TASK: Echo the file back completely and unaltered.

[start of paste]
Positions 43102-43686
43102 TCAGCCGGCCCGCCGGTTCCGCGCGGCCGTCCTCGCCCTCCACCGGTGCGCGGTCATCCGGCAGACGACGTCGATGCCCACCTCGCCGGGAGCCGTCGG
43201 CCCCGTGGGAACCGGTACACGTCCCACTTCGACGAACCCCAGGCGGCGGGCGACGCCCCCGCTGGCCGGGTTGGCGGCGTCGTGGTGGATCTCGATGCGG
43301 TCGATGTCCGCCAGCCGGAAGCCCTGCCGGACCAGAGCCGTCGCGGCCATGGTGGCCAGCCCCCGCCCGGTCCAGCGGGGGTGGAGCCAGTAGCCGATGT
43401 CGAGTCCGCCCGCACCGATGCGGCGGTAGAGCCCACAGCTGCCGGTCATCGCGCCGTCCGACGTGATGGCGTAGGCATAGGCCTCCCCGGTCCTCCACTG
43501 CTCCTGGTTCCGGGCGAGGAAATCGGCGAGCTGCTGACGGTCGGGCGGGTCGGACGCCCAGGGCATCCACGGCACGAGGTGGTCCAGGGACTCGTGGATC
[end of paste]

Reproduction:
Positions 43102-43686
43102 TCAGCCGGCCCGCCGGTTCCGCGCGGCCGTCCTCGCCCTCCACCGGTGCGCGGTCATCCGGCAGACGACGTCGATGCCCACCTCGCCGGGAGCCGTCGG
43201 CCCCGTGGGAACCGGTACACGTCCCACTTCGACGAACCCCAGGCGGCGGGCGACGCCCCCGCTGGCCGGGTTGGCGGCGTCGTGGTGGATCTCGATGCGG
43301 TCGATGTCCGCCAGCCGGAAGCCCTGCCGGACCAGAGCCGTCGCGGCCATGGTGGCCAGCCCCCGCCCGGTCCAGCGGGGGTGGAGCCAGTAGCCGATGT
43401 CGAGTCCGCCCGCACCGATGCGGCGGTAGAGCCCACAGCTGCCGGTCATCGCGCCGTCCGACGTGATGGCGTAGGCATAGGCCTCCCCGGTCCTCCACTG
43501 CTCCTGGTTCCGGGCGAGGAAATCGGCGAGCTGCTGACGGTCGGGCGGGTCGGACGCCCAGGGCATCCACGGCACGAGGTGGTCCAGGGACTCGTGGATC